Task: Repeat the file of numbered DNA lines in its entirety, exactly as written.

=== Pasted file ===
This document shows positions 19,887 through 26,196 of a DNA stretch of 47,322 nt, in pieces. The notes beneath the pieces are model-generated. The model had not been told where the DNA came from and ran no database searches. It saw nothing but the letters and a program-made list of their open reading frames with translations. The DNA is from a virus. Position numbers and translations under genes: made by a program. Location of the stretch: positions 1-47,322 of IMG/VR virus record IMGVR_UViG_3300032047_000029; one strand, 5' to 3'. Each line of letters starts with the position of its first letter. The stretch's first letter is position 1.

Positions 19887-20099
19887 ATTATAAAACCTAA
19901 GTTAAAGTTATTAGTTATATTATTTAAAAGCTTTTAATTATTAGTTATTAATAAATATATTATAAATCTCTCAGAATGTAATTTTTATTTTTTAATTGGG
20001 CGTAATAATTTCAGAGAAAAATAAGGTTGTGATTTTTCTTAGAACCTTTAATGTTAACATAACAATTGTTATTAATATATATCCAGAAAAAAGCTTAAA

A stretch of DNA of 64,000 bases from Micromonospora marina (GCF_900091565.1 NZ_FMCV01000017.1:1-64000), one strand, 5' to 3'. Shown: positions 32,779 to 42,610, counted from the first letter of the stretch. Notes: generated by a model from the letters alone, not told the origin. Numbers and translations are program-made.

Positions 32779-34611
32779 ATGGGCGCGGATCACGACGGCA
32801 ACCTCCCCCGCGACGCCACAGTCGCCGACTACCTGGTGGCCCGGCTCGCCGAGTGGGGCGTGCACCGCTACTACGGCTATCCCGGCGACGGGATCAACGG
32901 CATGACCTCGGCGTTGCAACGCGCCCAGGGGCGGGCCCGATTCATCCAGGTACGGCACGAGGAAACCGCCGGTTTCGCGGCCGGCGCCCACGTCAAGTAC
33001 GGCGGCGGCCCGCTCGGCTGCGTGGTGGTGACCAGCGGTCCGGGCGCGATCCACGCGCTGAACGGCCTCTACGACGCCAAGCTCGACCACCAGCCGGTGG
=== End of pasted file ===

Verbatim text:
This document shows positions 19,887 through 26,196 of a DNA stretch of 47,322 nt, in pieces. The notes beneath the pieces are model-generated. The model had not been told where the DNA came from and ran no database searches. It saw nothing but the letters and a program-made list of their open reading frames with translations. The DNA is from a virus. Position numbers and translations under genes: made by a program. Location of the stretch: positions 1-47,322 of IMG/VR virus record IMGVR_UViG_3300032047_000029; one strand, 5' to 3'. Each line of letters starts with the position of its first letter. The stretch's first letter is position 1.

Positions 19887-20099
19887 ATTATAAAACCTAA
19901 GTTAAAGTTATTAGTTATATTATTTAAAAGCTTTTAATTATTAGTTATTAATAAATATATTATAAATCTCTCAGAATGTAATTTTTATTTTTTAATTGGG
20001 CGTAATAATTTCAGAGAAAAATAAGGTTGTGATTTTTCTTAGAACCTTTAATGTTAACATAACAATTGTTATTAATATATATCCAGAAAAAAGCTTAAA

A stretch of DNA of 64,000 bases from Micromonospora marina (GCF_900091565.1 NZ_FMCV01000017.1:1-64000), one strand, 5' to 3'. Shown: positions 32,779 to 42,610, counted from the first letter of the stretch. Notes: generated by a model from the letters alone, not told the origin. Numbers and translations are program-made.

Positions 32779-34611
32779 ATGGGCGCGGATCACGACGGCA
32801 ACCTCCCCCGCGACGCCACAGTCGCCGACTACCTGGTGGCCCGGCTCGCCGAGTGGGGCGTGCACCGCTACTACGGCTATCCCGGCGACGGGATCAACGG
32901 CATGACCTCGGCGTTGCAACGCGCCCAGGGGCGGGCCCGATTCATCCAGGTACGGCACGAGGAAACCGCCGGTTTCGCGGCCGGCGCCCACGTCAAGTAC
33001 GGCGGCGGCCCGCTCGGCTGCGTGGTGGTGACCAGCGGTCCGGGCGCGATCCACGCGCTGAACGGCCTCTACGACGCCAAGCTCGACCACCAGCCGGTGG